Woman finds 'intact' yoghurt tub from 1976 washed up on beach

An environmental activist has discovered a 44-year-old Yoplait yoghurt container on a beach in Spain. 

Maite Mompó said on January 2 she was cleaning a beach in Denia, a regular patrolling spot for the writer, when she stumbled upon the crumpled, albeit well intact piece of plastic. 

When she looked closer, the 52-year-old noticed the yogurt bore a logo from the 1976 Montreal Olympics. 

“After 44 years stumbling around the sea, it is practically intact, without any sign of decomposition,” she wrote alongside a Youtube video she posted detailing the discovery.

“It is almost my age but nevertheless it will survive me for hundreds of years,” she said.

Maite Mompó is seen holding the yoghurt container at the beach in Denia. Source: Maite Mompó

Ms Mompó called for the production of plastic to be halted across the world. 

“Plastic is degrading and turning into microplastic that has been introduced into the chain of life.

“Plastic not only kills more than a million and a half animals and seabirds a year; also we, humans, are eating it and drinking now,” she said.

Everyone consuming plastic in drinking water

The activist claimed 90 per cent of the drinking water on the planet now contains microplastic.

“We eat the equivalent to a credit card a week,” she said, adding that the yoghurt container will take at least 150 years to decompose.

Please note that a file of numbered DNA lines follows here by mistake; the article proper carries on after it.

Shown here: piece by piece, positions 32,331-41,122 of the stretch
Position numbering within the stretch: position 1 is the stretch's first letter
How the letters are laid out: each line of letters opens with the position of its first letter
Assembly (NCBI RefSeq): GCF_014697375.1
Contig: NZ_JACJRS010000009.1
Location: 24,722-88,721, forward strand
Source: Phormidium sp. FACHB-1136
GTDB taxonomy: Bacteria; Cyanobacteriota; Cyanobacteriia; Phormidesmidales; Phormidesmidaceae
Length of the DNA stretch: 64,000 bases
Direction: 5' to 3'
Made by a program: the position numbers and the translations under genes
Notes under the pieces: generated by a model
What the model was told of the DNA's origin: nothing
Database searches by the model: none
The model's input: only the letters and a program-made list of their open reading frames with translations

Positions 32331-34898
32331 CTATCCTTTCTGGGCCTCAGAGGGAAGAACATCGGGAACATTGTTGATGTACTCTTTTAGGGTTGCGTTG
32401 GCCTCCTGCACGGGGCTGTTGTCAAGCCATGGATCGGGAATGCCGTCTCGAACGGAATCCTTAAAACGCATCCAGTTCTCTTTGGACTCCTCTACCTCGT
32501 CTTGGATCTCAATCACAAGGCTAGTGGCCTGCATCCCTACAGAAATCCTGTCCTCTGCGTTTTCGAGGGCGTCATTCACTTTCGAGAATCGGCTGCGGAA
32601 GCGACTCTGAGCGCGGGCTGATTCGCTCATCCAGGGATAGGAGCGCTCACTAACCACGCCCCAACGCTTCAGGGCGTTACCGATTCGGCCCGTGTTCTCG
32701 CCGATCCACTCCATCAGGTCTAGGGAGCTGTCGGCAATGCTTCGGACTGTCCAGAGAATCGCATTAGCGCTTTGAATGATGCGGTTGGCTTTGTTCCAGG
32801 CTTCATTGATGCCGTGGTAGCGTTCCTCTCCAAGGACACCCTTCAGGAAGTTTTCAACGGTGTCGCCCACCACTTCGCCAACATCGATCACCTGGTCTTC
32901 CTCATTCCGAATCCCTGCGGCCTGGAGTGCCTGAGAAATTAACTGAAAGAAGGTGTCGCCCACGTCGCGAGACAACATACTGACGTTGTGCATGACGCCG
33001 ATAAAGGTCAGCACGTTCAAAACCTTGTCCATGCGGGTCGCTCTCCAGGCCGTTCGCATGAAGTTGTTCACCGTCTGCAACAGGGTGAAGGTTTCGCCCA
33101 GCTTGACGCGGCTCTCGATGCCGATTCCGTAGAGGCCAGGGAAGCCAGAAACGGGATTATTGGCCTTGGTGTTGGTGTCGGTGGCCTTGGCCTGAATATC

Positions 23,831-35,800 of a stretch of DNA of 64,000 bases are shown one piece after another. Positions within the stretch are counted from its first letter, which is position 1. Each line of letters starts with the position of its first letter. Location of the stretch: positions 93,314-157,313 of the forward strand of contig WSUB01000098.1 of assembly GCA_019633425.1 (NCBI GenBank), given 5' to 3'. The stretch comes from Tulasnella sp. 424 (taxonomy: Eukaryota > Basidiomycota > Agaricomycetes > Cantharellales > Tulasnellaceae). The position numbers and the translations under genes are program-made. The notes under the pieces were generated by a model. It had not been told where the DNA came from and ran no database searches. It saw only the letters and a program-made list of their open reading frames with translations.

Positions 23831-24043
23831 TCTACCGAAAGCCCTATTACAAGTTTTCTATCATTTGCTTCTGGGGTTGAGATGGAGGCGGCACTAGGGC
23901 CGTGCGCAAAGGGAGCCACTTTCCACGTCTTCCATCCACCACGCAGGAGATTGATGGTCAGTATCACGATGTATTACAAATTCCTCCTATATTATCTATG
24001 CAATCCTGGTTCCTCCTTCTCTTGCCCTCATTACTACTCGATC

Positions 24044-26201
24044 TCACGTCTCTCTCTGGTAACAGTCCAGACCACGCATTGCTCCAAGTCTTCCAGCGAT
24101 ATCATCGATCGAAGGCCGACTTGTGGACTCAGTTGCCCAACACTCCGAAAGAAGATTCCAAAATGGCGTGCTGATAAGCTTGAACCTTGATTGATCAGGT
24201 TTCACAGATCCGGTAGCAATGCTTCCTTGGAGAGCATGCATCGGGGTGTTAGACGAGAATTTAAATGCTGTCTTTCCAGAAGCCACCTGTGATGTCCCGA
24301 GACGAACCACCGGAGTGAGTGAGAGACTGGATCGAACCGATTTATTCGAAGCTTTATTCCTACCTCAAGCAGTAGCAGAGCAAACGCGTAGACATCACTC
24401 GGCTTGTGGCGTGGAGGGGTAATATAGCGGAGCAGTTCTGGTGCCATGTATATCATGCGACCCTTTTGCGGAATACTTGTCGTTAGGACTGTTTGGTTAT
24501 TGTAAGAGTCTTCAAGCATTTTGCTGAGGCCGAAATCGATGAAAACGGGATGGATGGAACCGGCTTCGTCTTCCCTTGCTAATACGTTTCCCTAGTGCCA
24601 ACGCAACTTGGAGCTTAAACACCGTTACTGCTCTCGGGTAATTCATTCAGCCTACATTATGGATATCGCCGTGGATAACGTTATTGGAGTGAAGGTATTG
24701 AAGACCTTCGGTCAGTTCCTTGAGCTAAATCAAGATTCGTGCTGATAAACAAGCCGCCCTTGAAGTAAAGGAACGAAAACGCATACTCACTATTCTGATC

Microplastic can be found in tap water around the world, according a group of scientists who completed a study for Orb Media

“From the halls of the US Capitol to the shores of Lake Victoria in Uganda, women, children, men, and babies are consuming plastic with every glass of water,” the study reads. 

A logo from the 1976 Montreal Olympics is printed on the container. Source: Maite Mompó

“Microplastics have been shown to absorb toxic chemicals linked to cancer and other illnesses, and then release them when consumed by fish and mammals.”

The top contributors to microplastics were deemed by scientists as the following: Synthetic fibres being washed in machines, synthetic fibres released into the air through wear and tear, tyre dust, paint, mishandled plastic waste and microbeads, which have been banned from cosmetics in the US and Canada. 

According to the Australian Museum, it takes 450 years for one plastic water bottle to decompose entirely. 

About 13billion plastic water bottles are disposed of annually. 

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